Australian band Holy Holy consists of singer songwriter Timothy Carroll and guitarist/composer Oscar Dawson.
These two have made an impression over the last year, with their singles ‘Impossible Like You’ and ‘House Of Cards’ both receiving high rotation on Australia’s Triple J – and critical acclaim.
We recently reviewed the new single History : http://rawramp.me/2014/09/04/the-history-of-holy-holy/
And later we got a chance to chat to Holy Holyman Oscar Dawson about creating that highly praised sound – and taking it out on the road:
TELL US ABOUT WRITING YOUR LYRICS – HOW DO IDEAS COME TO YOU? DO LYRICS COME FIRST OR IS THERE AN ORGANIC GROWTH BETWEEN MUSIC AND WORDS?
I’ll admit I’m not the lyricist from the band – that’s Tim Carroll.
It’s generally a little from both columns. I believe that Tim always has ideas floating through his head.
He uses a lot of phrases from everyday life and expands them out.
And then we’ll have a musical idea, and it will slowly co-mingle.
Occasionally I’ll have a musical idea and he’ll put something over the top of it.
In general, however, music and words are like putty and you are squeezing and massaging them around one another.
Sometimes it doesn’t work. The public only hear the times where we feel that it has gone well!
YOUR SOUNDS HAVE BEEN DESCRIBED BY FANS AS “DREAMY” – IS THAT HOW YOU WOULD DESCRIBE YOUR MUSIC YOURSELF?
To be honest [we] never thought of the sound as ‘dreamy’ per se – although I do enjoy a lot of that sort of thing – Sigur Ros, the post-rock genre, and so on.
I play a lot with ambiences and Tim’s voice sounds great with reverb, so we certainly try to capture some of that.
Matt Redlich, our producer, is also really great with ambiences and we do spend a lot of time working on pads, delays, reverbs.
The Prophet synthesiser also helps. But having said that, we also want the band to sound strong and ‘weighty’ – drummer Ry Strath helps in that department, with his John Bonham influences. For example, I don’t think our new single, ‘History’ is dreamy exactly… in short, we try to achieve a blend.
WHAT WERE THE HIGHLIGHTS OF YOUR PACIFIC EP TOUR?
Well, we were really pleased to sell the tour out.
Brisbane is always fun at our old haunt Black Bear Lodge – but playing some smaller venues like Brighton Up Bar in Sydney and Shebeen in Melbourne was great, as you gather a real vibe and communicate with the audience on a smaller stage.
As far as learning about the songs – you really learn what works and what doesn’t.
Some older songs we have completely rearranged and rewritten, as the sound of the band has developed, and we’ve watched how audiences react differently to them now. It’s a great testing ground.
WHAT HAS CHANGED FOR YOU – SINCE THE ‘THE PACIFIC EP’ RELEASE?
Haha – nothing major.
Releasing music is immensely relieving, no matter how well it goes. So a weight is off the shoulders!
However, that weight is fairly immediately replaced by a whole new one, as you look ahead to subsequent releases.
It’s an endless cycle. So really that’s it – just looking ahead to new songs, and enjoying playing to more and bigger audiences as things grow.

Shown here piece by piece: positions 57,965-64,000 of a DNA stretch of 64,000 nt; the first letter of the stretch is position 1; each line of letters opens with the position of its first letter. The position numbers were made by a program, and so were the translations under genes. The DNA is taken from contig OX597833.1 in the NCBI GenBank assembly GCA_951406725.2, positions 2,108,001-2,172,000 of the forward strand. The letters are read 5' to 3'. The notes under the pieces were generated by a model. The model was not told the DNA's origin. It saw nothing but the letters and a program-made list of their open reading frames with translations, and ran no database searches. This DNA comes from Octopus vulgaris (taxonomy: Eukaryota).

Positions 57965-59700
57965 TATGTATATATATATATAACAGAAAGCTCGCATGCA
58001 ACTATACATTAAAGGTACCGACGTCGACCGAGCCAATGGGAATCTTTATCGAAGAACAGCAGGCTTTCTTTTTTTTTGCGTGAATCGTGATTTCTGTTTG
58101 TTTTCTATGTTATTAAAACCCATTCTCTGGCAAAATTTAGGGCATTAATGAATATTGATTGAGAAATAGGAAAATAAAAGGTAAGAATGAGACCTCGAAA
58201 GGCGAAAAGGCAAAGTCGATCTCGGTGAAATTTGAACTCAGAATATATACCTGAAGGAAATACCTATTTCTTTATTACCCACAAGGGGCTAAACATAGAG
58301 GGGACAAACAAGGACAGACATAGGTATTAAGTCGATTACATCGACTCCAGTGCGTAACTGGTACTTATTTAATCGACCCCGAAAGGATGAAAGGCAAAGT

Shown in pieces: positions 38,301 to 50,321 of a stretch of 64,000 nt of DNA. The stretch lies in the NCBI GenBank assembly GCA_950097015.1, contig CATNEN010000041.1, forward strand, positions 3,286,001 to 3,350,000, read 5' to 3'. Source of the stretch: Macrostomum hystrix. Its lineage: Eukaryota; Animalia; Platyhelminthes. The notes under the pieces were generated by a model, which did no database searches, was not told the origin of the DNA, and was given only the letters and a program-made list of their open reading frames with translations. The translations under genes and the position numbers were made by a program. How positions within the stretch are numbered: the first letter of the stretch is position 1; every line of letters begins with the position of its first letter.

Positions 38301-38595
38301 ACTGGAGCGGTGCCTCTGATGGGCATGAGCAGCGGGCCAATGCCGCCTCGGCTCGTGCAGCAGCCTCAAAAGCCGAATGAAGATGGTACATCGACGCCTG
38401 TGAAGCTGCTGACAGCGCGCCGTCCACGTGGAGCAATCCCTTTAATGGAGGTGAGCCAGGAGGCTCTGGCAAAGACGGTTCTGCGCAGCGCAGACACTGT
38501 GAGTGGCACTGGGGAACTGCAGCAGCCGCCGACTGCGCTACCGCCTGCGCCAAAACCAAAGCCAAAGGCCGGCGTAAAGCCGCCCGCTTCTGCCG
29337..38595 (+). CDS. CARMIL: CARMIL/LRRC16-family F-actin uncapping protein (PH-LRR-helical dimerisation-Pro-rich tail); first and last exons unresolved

WE THOUGHT THAT ‘HOUSE OF CARDS’ REMINDED US OF TOM PETTY/FLEETWOOD MAC – HOW MUCH DO THOSE THOSE ARTISTS STILL IMPRESS YOU?
Both artists are endlessly impressive.
It comes in waves – sometimes you think, oh god, I can’t listen to Rumours, or any of those Tom Petty classics, anymore, this is getting silly.
And you explore all sorts of new music. And then you hear them again, and you say – why did I ever not listen to this music? And you’re back again. And then you hear The War on Drugs, and you’re like – sweet! A fresh new release from a truly great band with all the influences I could ever have dreamed of!
But in all seriousness – it is easy to underestimate the import of those artists, and also how incredibly difficult it is to do what they do.
Tom Petty in particular writes outrageously simple songs, and that is really hard. You have to sort-of stop yourself and stop thinking so hard to write like that. That goes against a few instincts.
HOW MUCH HAS THE AUSTRALIAN GEOGRAPHY and LANDSCAPE INFLUENCED AND SHAPED YOUR SOUND?
I must admit I didn’t really think it had.
But I suppose wherever you are, and wherever you grow up, affects you in ways you won’t even notice. Even simply the heat of summer in Brisbane can affect the way you think and write.
We wrote ‘Impossible Like You’ on a balmy summer evening in a dilapidated old Queenslander. I was in my underpants, sweating (nothing weird), and this cool breeze started blowing through the cracks in the walls. As though the song was whipped up from outside. Perhaps that wouldn’t have happened during a cold Melbourne winter.WHAT’S HAPPENING – FOR HOLY HOLY – OVER THE REST OF THIS YEAR?
we are on our own tour in support of the single ‘History’.
That promises to be pretty enjoyable – playing all the cap cities here in Oz, and heading over to Western Australia also to play our first headline shows in Perth. If you’ve been over to Australia before, you might realise how far away that actually is. Roughly the equivalent of Dublin to Moscow.
Australia is an interesting place to tour, given how far away everything is from everything else. We also recently signed with The Agency Group who will be booking shows for us in the UK and Europe. So with luck we’ll be making our first trip over there in 2015.
We’ll keep you posted.
Thank you, Holy Holy…
HOLY HOLY were taling to @neilmach © 2014
Grab the single here: https://itunes.apple.com/au/album/history-single/id906594604